DC Comics announces their latest Batman will be the Black son of Bruce Wayne’s confidant Lucius Fox
The next version of DC‘s Batman will be a black man named Timothy Fox, the estranged son of Bruce Wayne’s business manager Lucius Fox.
The news was announced by the publisher on Thursday
Fox will make his debut as the Caped Crusader in the four-issue Future State: The Next Batman which comes out in January.
New spin: DC’s next Batman will be a Black man named Timothy Fox
John Ridley, who wrote the screenplay for 12 Years A Slave will write the new series, which is set in a future Gotham City.
Nick Derington and Laura Braga will provide the art for the saga, where the city finds itself under the control of the evil Magistrate, who has outlawed all masked vigilantes and Batman has been killed.
Putting on the cape, Fox proves he is the hero Gotham needs.
DC has been teasing the possibility of a non-white Batman for months now.
Fox’s story-arc is part of a two-month special event where DC has put it’s regular series on hiatus to feature tales that explore the DC Universe’s future.
Imagination: John Ridley, who wrote the screenplay for 12 Years A Slave will write the new series, which is set in a future Gotham City
Character: Timothy Fox originally appeared in Batman No. 313 in 1979. His last appearance in the comic was in October, after his father Lucius (played by Morgan Freeman in 2012’s The Dark Knight Rises, above) inherits the Wayne fortune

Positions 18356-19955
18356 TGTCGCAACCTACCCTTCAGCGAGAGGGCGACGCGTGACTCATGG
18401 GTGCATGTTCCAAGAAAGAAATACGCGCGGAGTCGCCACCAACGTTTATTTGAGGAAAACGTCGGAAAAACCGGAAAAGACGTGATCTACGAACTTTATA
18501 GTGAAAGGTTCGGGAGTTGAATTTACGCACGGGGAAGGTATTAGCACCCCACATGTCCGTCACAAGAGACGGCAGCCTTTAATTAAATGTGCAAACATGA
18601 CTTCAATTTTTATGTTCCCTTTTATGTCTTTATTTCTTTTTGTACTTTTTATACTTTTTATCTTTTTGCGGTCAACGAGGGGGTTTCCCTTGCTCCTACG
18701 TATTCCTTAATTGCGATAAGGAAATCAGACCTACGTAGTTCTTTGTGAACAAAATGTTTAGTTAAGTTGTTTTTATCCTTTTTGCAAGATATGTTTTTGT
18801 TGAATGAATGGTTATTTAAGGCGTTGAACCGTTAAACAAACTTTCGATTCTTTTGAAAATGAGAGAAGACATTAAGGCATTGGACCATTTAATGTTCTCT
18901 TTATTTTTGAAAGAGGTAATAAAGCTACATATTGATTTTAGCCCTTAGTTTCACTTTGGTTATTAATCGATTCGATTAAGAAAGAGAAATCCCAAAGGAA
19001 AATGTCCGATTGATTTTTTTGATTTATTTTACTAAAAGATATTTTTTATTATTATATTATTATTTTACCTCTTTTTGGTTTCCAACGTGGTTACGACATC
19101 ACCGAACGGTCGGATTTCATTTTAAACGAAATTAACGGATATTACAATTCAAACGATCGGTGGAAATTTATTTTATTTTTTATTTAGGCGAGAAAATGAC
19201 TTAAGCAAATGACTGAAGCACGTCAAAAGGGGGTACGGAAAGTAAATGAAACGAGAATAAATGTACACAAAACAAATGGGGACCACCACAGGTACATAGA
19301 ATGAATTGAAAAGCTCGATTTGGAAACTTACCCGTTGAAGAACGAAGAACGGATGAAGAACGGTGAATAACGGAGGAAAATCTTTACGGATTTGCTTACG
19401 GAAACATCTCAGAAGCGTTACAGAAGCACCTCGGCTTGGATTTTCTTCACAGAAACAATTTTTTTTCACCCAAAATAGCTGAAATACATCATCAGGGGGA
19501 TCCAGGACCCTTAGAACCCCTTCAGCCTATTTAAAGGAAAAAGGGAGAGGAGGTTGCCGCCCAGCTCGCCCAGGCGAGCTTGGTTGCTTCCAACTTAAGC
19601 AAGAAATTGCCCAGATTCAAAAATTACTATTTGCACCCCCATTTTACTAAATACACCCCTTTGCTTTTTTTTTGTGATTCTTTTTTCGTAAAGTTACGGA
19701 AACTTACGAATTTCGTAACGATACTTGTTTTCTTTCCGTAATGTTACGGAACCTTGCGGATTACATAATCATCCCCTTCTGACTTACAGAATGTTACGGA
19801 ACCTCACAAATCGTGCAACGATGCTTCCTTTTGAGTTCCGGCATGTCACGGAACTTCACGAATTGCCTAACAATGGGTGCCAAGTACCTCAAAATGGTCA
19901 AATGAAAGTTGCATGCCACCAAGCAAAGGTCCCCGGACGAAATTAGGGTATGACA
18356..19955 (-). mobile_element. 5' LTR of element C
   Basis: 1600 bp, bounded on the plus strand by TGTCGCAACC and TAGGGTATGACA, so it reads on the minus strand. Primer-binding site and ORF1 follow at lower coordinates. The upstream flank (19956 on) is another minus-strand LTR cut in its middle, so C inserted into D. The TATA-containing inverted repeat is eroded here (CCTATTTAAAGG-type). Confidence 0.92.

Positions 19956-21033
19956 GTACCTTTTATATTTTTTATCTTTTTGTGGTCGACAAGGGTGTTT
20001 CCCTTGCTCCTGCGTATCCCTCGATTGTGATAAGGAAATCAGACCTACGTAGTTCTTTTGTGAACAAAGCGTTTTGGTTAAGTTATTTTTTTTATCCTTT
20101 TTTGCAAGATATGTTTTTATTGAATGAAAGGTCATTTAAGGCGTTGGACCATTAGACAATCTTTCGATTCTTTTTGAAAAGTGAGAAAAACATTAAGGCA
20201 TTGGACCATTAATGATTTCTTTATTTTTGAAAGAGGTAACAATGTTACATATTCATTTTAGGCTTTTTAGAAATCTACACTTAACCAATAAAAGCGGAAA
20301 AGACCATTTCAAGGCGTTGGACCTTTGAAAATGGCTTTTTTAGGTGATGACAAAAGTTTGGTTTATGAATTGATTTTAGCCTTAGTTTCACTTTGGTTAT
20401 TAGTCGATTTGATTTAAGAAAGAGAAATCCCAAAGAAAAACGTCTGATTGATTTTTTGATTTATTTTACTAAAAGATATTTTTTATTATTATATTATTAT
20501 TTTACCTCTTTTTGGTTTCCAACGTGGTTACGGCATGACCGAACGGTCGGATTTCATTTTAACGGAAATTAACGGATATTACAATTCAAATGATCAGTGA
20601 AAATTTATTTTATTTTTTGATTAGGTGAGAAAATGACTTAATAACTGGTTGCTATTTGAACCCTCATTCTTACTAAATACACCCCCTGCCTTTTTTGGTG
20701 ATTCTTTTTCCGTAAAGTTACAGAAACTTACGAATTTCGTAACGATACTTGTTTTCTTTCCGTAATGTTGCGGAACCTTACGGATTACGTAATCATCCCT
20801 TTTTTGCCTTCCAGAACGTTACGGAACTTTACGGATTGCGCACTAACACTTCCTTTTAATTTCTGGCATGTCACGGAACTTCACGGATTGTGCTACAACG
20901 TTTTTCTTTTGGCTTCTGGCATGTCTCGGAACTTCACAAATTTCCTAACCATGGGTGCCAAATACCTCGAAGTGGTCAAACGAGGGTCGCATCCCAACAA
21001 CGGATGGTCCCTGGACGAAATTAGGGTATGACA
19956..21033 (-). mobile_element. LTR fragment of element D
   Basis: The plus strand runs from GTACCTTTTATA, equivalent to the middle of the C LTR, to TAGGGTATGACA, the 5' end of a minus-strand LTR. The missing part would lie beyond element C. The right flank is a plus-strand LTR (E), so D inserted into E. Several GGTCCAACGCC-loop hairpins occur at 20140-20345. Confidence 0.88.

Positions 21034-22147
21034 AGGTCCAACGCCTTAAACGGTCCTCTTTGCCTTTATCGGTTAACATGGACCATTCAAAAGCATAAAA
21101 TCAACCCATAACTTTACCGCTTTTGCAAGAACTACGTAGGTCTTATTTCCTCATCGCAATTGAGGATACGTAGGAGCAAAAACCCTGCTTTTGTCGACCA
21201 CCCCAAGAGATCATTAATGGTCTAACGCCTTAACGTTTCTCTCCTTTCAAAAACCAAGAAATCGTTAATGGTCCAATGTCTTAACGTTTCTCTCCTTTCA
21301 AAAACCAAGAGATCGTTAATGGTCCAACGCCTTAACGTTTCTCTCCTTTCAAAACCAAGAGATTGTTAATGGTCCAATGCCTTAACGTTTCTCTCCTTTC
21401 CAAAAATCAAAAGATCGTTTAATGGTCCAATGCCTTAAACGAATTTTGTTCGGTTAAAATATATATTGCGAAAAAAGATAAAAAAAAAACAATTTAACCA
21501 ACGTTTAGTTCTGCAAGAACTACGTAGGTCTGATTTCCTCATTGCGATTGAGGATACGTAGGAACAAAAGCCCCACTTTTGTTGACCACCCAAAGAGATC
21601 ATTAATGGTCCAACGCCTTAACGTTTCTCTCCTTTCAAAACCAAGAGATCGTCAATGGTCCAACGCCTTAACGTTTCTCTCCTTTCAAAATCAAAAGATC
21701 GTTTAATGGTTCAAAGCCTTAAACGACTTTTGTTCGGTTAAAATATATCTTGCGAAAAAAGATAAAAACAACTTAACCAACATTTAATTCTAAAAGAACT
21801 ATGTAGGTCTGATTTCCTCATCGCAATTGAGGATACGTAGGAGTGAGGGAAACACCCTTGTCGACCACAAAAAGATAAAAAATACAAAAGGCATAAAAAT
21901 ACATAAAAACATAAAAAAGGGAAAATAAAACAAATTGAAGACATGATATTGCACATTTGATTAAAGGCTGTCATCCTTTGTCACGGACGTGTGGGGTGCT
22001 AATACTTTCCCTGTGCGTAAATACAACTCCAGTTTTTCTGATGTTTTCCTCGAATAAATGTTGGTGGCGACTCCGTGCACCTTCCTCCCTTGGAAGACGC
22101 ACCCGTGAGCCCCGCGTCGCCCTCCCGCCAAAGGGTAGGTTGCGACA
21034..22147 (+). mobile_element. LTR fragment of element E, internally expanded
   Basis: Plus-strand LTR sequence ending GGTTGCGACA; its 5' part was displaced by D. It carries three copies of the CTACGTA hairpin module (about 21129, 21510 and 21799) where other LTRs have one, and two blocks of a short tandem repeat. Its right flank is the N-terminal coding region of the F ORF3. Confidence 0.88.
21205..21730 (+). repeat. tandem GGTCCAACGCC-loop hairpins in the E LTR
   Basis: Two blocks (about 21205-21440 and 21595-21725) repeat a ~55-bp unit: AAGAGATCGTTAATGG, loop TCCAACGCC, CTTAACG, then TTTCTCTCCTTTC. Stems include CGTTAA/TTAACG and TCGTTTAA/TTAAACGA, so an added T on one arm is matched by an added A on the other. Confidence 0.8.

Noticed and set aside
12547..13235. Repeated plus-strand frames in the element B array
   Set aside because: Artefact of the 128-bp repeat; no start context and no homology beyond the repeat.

The special saga will also see Jonathan Kent, the son of the Man of Steel, as Superman while Yara Flor, daughter of an Amazon and a Brazilian river god, will take the lasso as Wonder Woman.
Timothy Fox originally appeared in Batman No. 313 in 1979.
His last appearance in the comic was in October, after his father Lucius inherits the Wayne fortune.
Ridley talked about how he was excited to share a different type of Batman with future generations, telling the New York Times about his kids in Novemeber.
‘They appreciate the things that I do,’ he said. ‘They’re happy for me. They’re great supporters. But they would much rather see Black Panther than 12 Years a Slave, let’s be honest.
‘So to be able to write the next Batman, for them to know that this next Batman is going to be Black, everybody else on the planet can hate it, have a problem with it, denigrate it, but I have my audience and they already love it.’